“If you were to look at the corporate communications environment, so much of it is down to paid advertising, and I think many of us would be relatively cynical about their success in communicating genuinely to their community.” She says not-for-profits have “an extraordinary advantage in being as closely connected to their communities as they are”. At the same time their scope of communication is often narrower, and social media and other communications methods such as targeted emails have created more chances to connect. “You don’t need to be on national television, you need to talk to the audience that you’re interested in.” In other words, good communication is about matching your intended audience with the mechanism that you use to get to them.

Look locally to boost connections For example, a not-for-profit in suburban Australia may want to just target a local patch. “That’s done through Facebook, it’s done through the local newspaper, it’s done through talking to the school, or the Probus group.” And not-for-profits should “maximise the relationships that they already have either through their own board members, their membership, or the engagement with local communities”. You’d be amazed once you start asking people: “Who can we go and talk to?”, “How can we get in front of groups who might be interested in what we’re doing?”. Community Directors Intelligence May 2019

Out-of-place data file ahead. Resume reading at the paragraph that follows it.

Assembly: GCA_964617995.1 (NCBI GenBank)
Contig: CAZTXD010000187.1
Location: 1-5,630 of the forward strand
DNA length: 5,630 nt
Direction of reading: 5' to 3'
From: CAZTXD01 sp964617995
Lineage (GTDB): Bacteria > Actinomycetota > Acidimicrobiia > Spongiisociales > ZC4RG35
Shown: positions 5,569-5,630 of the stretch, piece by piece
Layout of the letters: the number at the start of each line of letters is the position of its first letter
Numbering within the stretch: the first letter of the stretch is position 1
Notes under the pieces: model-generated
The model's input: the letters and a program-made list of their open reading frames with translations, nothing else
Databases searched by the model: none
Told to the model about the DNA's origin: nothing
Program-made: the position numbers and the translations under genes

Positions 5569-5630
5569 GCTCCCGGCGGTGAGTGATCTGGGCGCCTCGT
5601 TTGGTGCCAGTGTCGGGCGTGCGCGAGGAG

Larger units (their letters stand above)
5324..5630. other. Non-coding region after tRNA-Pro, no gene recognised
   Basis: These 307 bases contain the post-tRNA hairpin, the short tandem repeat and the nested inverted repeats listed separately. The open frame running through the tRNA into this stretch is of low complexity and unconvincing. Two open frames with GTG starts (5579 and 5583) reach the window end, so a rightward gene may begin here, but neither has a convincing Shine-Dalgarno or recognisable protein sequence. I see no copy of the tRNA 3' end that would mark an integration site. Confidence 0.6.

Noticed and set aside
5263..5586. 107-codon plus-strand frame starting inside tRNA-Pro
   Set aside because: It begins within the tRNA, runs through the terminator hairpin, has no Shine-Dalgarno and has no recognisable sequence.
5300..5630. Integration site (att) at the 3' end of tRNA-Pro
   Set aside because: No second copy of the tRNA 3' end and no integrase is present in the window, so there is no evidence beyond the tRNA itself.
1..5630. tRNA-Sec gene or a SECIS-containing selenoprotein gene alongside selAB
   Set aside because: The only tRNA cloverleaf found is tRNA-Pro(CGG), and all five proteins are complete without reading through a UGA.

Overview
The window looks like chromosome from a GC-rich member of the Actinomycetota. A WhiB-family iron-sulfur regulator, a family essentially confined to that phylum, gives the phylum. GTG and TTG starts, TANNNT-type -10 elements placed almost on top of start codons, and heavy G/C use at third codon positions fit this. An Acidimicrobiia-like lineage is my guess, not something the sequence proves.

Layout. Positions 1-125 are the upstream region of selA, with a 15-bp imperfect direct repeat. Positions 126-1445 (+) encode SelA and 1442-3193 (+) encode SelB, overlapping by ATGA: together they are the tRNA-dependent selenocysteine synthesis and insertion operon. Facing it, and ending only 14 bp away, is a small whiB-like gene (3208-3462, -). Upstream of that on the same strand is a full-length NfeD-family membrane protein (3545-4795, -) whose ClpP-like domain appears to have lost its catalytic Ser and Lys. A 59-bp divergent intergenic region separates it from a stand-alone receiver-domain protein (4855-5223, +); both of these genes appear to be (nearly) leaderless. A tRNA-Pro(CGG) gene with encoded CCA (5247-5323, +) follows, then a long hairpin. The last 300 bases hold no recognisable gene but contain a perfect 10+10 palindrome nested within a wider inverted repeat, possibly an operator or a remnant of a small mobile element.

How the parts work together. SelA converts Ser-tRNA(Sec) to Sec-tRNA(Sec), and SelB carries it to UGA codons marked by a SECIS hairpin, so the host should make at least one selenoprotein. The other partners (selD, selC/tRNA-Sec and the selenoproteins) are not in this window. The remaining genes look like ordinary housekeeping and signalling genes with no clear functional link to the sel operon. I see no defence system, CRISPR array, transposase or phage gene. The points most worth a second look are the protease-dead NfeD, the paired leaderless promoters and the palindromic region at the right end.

“You’ve got all sorts of links. You’ve got netball and football clubs, school groups, aged care facilities – you’ve got all sorts of possibilities on your doorstep, it’s just about uncovering them ... and then finding a way that tells a story that relates to that group.” While Ms Haultain admits doing this can be labour intensive, especially when it comes to face-to-face meetings and networking, but it boils down to coming up with your basic story. This she says, can be “a one-pager that explains in clear terms in a way that people will relate to, about what you’re trying to do, and making sure that gets that in the hands of everybody with a newsletter or website.”